Today is the six-month anniversary of Mom’s death.   While I still miss her intensely, as I told Dad earlier today, when I think of her, most times I smile in my heart instead of feeling overwhelming sad.  He agreed and said, “It’s better.  It will never be good, but it’s better.”

Well said, Dad.  It looks as if the rubber not only met the road, the tread gripped the pavement and we’re rolling along, with peace and even joy flashing by the open windows.

Let it Be Christmas!

“Seize every day as an adventure and your spirit will soar when you discover the wonderful surprises life has to offer.” This little ditty comes from a beautiful note card left in my hotel room in Columbus, OH.

As I sit in my writer’s chair this morning, feeling the presence of Christ deep in my marrow, I continue to ponder and meditate on this thing called Christmas.

I say “thing” because that word to me summarizes the commercialization and consumerism of Christmas. For many, Christmas is a business and quite a money-maker.

Unity has provided a spiritual tool for me—the Advent booklet. This is the year that I am really examining what Christmas means to me. I was really in no condition to undertake it last year, having just left everything familiar to me a few months prior, my home, family and friends and my most significant relationship.

This is the year. I’m not going to my childhood home, for the first time in my life I won’t be celebrating Christmas with my family of origin. And yet I will because of my realizations about Christmas.

Rev Ed Townley writes in his article, “A Metaphysical Interpretation of the Christmas Story,” “Metaphysically, what we celebrate each Christmas is . . . the birth of Christ awareness. What Jesus brought to us was a spark of new light, new possibility—light that shines through the darkness of human confusion and illuminates, the spiritual truth of who we are.”

I am growing in my belief that Christmas is a deeply personal experience. It is ceremonial in nature, I think, as it involves placing my soul—my truest of selves—on the altar of my inner being. From there, in the parts of me I’ve laid down, space is created for a re-birthing to occur. The Christ child’s birth symbolizes my new birth into a new way of existing.

The entire concept goes back to the quote from the hotel card—Am I living fully? Am I embracing my God-self? Do I feel the unity and connection to all the other God creatures I encounter today?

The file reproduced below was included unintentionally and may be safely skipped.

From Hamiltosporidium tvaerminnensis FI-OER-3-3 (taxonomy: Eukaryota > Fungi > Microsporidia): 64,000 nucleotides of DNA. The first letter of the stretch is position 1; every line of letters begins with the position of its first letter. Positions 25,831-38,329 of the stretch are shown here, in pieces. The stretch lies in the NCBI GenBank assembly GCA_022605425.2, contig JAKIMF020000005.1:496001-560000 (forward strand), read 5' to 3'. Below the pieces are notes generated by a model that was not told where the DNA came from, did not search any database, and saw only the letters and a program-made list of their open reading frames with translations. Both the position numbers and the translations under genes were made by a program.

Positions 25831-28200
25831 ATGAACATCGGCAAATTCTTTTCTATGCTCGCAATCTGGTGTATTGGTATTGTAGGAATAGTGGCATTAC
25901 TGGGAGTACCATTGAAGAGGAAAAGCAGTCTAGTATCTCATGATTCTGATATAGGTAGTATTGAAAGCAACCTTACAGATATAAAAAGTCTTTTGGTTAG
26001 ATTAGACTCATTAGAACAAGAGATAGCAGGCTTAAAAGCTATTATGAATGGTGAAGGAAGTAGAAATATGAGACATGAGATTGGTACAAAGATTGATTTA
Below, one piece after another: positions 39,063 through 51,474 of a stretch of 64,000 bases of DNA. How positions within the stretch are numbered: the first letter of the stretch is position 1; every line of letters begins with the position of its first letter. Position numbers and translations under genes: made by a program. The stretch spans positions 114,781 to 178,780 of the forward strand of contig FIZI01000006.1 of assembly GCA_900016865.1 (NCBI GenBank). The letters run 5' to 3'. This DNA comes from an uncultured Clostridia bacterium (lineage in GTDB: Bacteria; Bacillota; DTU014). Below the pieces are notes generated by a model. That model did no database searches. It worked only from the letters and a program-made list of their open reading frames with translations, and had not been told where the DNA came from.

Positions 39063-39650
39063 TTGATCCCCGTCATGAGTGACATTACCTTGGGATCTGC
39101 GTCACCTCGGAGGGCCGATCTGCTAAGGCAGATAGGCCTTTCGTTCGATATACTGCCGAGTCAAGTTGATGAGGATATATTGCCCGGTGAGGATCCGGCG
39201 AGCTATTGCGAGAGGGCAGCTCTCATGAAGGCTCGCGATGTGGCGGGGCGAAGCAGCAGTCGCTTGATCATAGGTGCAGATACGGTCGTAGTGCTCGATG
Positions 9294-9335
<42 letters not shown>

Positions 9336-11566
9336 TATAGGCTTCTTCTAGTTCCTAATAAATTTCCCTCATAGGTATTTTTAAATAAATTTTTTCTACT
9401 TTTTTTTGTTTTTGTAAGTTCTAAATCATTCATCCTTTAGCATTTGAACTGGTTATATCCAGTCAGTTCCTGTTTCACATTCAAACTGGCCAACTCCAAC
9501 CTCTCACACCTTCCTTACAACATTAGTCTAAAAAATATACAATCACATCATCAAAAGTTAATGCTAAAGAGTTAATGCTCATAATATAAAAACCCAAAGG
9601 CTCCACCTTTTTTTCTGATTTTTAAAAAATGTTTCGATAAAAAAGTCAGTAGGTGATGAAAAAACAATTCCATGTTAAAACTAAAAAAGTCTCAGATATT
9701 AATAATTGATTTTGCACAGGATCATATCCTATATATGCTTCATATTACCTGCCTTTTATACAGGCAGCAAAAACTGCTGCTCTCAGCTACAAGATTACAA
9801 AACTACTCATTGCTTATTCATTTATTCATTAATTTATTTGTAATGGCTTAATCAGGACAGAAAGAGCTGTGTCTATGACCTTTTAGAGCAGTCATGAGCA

In this moment my heart whispers a prayer of thanks for this spiritual awakening, for the expanding understanding of the universal life purpose—to grow in love of self, each other and every hidden and revealed source of life.

Let it be Christmas.

(photo courtesy of freefoto.com)

Survival and Spiritual Contentment, Part 3

Courtesy of Salvatore Vuono

Mindy Audlin, professional speaker, author and radio personality, suggests that we make our own Santa list and write out in detail our heart’s desires. She writes, “Mail it to the North Pole with the expectation of a child and allowing the Spirit of Love to provide all the wisdom and resources we need to delight ourselves this year.”

Mindy’s words are a perfect accompaniment to my approach to Christmas this year. I am bringing it inside—into my soul. All the outer trappings can stay as they are and I’ll accept the crazy commercialism. I can even feel a sense of appreciation for the lights and pageantry, although I do pray that the harried ones will eventually find relief from the frenetic pace they endure during the holidays.

This week of Advent is focused on Joy. It feels good to really bring that concept inward, as it relates to the meaning of Christmas.  I’m reminded of the old church hymn refrain, “joy, joy, joy, joy down in my heart.”

It is possible to feel joy and grief simultaneously and frankly, I’m relieved by that realization.  Shortly after Mom died in July, I remember thinking, “My God, we can’t celebrate Thanksgiving and Christmas this year!”  Now I know that grieving is a process but joy is a state of being that can co-exist within the process.

When I think of joy and try to describe the feeling, the phrase “child-like wonder” always comes to mind.  Mindy’s point of allowing our adult selves to find delight in Christmas is the difference between misery and comfort for me this year.  Delight and gratitude are like the chicken and the egg.  Who cares which comes first so long as we get to eat? 

So it is with all the emotions of Christmas.  My letter to Santa asks for peace and joy for those who struggle with the holidays.  And I fully expect my wish will be granted.  What is your greatest wish this year?